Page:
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Monday, November 17, 2014

Rousseau, Discourse on the Origin of Inequality: Final Report #2 of 4


Discourse on the Origin of Inequality

Prior to this discourse, Rousseau had written Discourse on the Arts and Sciences (which I will definitely elaborate on in post #4), which won a prize competition sponsored by the Academy of Dijon. With relatively high hopes, I presume, Rousseau entered the Discourse on the Origin of Inequality in to the same competition a few years later and came from it award-less. Nevertheless, Rousseau decided to publish this discourse anyways, because he was, well, Rousseau and he could (namely, he could afford to publish it). Though it was sort of seen in a negative light around the time of publishing, this Discourse is arguably his most familiar work.

Man's State of Nature

Rousseau never explicitly thought that humans were born brutish, as Hobbes did. Rousseau often thought that Hobbes failed to take in to account a human's true state of nature. To Hobbes, the natural human was to be constantly at war: in fear. Rousseau, however, believed otherwise. 
Before I get carried away with the idea that Rousseau did not agree with Hobbes on really anything, it's important to note that Rousseau did find some validity in what Hobbes called the natural state of man. Rousseau did agree that a part of the natural state of man did stem from self-preservation (i.e., being selfish in the sense that you fight back or you love yourself), which was indeed a basis for Hobbes' natural state. Most importantly, though, Rousseau believed that man's natural state was also home to pity (i.e., feeling sorry for your fellow man).
When humanity first began, humans lived in a 'pure state of nature:' that is, unaffected by negative, societal influences and 'bad' things. They only truly war with one another when things like property, possessions and rank came about (coming from humans themselves, mind you). As time wore on, physicality came in to play, so those that were better at lifting heavy objects may work on a farm and so on (sort of developing classes). The most important thing to get from this work, I think, is that Rousseau's view of human nature as being pure at some point was indeed pure (which kind of opposes some stuff he says in Discourse of the Sciences and arts). Basically, humanity was not birthed as evil or 'brutish.' At one point, we weren't born corrupt or with property taken in to account. We were mild and peaceful, because we hadn't encountered anything that made us better than anyone else or that deserved a fight for possession. This view, while the rest were pretty on par with Enlightenment thought, was unbelievable to many, even when you take in to account that this was the Enlightenment era.

Free
So, then, what's saying that other animals cannot rise to the power of humans? I mean, most animals are peaceful and primal. They don't have any notion of class or society, like the humans in the pure state nature. Rousseau said the deciding factor is that humans are 'free.' While reason isn't a component in the natural state of man, humans can get themselves in to situations that can develop reason, which is something that animals just really couldn't do. Humans just will always react a certain way, which I think is cool.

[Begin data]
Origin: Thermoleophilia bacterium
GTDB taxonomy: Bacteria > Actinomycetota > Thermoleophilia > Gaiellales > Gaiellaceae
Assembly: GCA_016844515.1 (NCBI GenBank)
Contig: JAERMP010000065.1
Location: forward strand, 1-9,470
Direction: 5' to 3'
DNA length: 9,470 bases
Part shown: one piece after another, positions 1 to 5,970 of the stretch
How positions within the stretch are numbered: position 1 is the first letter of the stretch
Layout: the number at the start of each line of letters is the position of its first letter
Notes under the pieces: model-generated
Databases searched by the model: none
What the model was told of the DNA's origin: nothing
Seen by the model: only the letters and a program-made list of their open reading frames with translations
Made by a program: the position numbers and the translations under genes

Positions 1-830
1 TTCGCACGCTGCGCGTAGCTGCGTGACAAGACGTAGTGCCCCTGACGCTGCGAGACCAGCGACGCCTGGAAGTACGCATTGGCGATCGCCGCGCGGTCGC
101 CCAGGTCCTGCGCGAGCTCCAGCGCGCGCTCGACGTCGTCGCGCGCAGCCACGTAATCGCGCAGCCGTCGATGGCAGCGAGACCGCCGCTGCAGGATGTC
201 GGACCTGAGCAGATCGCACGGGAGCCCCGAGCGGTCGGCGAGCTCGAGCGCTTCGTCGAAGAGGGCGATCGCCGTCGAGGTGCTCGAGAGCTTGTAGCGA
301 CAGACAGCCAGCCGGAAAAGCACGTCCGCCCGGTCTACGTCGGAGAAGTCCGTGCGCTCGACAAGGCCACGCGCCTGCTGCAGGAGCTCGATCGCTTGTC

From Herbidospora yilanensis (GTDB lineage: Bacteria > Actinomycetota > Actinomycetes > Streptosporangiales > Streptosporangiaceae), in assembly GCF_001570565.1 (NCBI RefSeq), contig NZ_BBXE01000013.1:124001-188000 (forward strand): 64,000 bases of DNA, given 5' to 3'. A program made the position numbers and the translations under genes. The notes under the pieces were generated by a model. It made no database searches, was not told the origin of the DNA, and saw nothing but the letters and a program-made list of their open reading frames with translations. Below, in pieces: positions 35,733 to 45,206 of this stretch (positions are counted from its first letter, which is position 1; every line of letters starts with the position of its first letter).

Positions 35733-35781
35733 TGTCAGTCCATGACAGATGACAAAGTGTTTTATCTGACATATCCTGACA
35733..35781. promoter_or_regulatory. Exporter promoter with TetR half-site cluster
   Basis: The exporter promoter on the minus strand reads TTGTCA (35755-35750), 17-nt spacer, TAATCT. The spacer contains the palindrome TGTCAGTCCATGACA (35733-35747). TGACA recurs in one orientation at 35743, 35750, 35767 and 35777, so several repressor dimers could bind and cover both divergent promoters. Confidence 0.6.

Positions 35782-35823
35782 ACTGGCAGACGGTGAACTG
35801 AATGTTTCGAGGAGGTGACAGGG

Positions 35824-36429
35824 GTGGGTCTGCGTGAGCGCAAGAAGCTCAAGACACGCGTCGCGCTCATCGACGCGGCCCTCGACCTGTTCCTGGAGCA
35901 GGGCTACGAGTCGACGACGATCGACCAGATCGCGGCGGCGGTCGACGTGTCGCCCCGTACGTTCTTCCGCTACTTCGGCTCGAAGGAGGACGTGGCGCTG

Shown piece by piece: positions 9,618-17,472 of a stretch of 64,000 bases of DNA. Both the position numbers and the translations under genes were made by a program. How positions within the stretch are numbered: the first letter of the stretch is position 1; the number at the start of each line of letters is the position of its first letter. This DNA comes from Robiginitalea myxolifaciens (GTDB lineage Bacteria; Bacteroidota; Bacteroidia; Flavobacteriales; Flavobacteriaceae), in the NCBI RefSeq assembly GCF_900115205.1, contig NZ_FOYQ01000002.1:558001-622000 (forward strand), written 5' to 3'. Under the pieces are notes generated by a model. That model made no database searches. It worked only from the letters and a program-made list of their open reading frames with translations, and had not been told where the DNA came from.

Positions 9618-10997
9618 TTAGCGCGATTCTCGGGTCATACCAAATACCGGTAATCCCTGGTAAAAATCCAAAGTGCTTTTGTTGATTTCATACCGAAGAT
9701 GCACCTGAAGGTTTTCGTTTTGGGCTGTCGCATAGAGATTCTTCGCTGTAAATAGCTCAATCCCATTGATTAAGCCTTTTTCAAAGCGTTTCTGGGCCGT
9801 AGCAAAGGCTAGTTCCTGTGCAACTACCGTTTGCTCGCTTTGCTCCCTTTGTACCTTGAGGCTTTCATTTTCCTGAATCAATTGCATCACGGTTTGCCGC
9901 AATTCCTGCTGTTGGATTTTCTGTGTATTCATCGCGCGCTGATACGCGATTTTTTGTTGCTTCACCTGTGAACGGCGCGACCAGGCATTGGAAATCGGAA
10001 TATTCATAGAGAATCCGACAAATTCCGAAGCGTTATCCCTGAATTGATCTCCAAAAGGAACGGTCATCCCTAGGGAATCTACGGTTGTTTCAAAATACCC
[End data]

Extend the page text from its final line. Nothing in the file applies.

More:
Rousseau isn't necessarily pro-state of nature, though, because he concurs that it's impossible to resort back. Basically, once things like possessions and reason developed with humanity, you can't undo any of it. He's just merely providing his view on life, which I like.
Anyhow, below I've attached a video as well as a link to the pdf of Discourse on the Origin of Inequality (thanks for the suggestions, Dr. Oliver and Billy)
http://www.gutenberg.org/ebooks/11136
Also, this is just a really excellent summary on Rousseau that I read after I do my research to make sure I'm getting the right idea: http://www.iep.utm.edu/rousseau/#SH3b

Again, thanks a bunch for reading!! For my fellow classmates in Section 10, I plan to elaborate more on Emile for my class presentation, since it is my favorite work that I've truly looked at this far.

1 comment:

  1. Good, Katherine, carry on!

    "So, then, what's saying that other animals cannot rise to the power of humans? I mean, most animals are peaceful and primal." Well, primal, at least. Plenty of animals would rip your lungs out if they could, instinctively and without a trace of malice. Even domesticated animals (like my denuded cat) have their aggressive moments.

    "Rousseau said the deciding factor is that humans are 'free.' While reason isn't a component in the natural state of man, humans can get themselves in to situations that can develop reason, which is something that animals just really couldn't do." Compared to the more instinctual and less verbal species, though, even the most primal humans must have been relatively more dependent for their survival upon the mental capacities we've come to associate with reason.

    "Humans just will always react a certain way, which I think is cool." You mean we're predictable? Does that make us more or less free?

    Anyway, looking forward to your presentation.

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